Registering investigators' recruitment performance information in MCTs should be straightforward, since a record of all research sites is always regularly up-dated (on a real-time enrollment basis in many trials) by the sponsor or the coordinating center. Hence, this proposal represents a modest burden on sponsors. It is reasonable to believe that the fact of having these data publicly disclosed will encourage site recruiting investigators to ask the sponsor to update the information; at the end of the day, each investigator should take responsibility for his/her own reputation in relation to patients, institution, and other researchers. At the very least, the recruitment final data per site principal investigator should be provided when recruitment of participants has been concluded (having achieved or not achieved the trial's target number of participants). In any case, information regarding recruitment per site is usually included in the MCT final report and when reporting industry-sponsored trials results to regulatory agencies [28].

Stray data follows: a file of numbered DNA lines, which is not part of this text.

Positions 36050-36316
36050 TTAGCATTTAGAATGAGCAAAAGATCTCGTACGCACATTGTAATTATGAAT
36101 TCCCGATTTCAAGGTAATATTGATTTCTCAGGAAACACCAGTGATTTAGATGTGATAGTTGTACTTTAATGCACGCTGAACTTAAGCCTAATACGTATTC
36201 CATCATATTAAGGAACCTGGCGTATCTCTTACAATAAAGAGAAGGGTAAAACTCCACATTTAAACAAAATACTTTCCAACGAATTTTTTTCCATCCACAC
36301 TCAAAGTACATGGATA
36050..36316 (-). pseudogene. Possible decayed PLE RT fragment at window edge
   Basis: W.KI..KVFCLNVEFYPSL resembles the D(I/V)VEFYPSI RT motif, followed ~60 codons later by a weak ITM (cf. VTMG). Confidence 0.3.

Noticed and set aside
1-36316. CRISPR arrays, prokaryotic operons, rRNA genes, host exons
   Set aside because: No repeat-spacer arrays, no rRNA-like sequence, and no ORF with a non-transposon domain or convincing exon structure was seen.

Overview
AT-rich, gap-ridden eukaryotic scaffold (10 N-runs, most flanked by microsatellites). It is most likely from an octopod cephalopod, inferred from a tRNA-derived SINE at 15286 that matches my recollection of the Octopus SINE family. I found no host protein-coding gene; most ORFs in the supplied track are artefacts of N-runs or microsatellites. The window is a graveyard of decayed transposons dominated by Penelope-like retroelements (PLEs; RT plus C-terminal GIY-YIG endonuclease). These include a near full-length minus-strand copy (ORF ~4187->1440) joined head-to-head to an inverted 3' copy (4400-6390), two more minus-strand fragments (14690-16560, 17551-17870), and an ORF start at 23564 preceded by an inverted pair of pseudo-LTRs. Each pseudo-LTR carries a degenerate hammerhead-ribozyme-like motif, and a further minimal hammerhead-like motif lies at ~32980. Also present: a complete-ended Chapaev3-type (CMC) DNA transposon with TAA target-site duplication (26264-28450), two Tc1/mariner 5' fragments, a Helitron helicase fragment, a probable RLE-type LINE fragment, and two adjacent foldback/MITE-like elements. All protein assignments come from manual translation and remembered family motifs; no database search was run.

Importantly, once the initial list of recruiting centers and site principal investigators (and, following our proposal, their recruitment targets) is provided, the list will not usually change unless (a) an investigator is asked to stop his/her contribution to the trial because of a lack of recruitment; in this case, the sponsor should include the appropriate information on the registry, or (b) new recruiting centers or investigators are added to the original list, most likely as a contingency plan to enhance the trial's poor recruiting rate to date. After the initial target between the sponsor and each site investigator is agreed upon, further agreements should be registered; a record of these agreements will be available on the registry's archive site thanks to the audit trail [6].

Any related issue that could affect recruitment in a site should be disclosed, thus providing the reader with the necessary information to understand what happened during the recruitment period of the trial. Among the non-site investigator related issues, and to facilitate submission of information, we propose that this information should be classified in a number of “closed” reasons, as shown in Table 1. Similarly, any unexpected investigator-related reason that could impact his/her recruitment performance should be recorded. We suggest only a “closed” reason (“health issues”) in this section.

Conclusion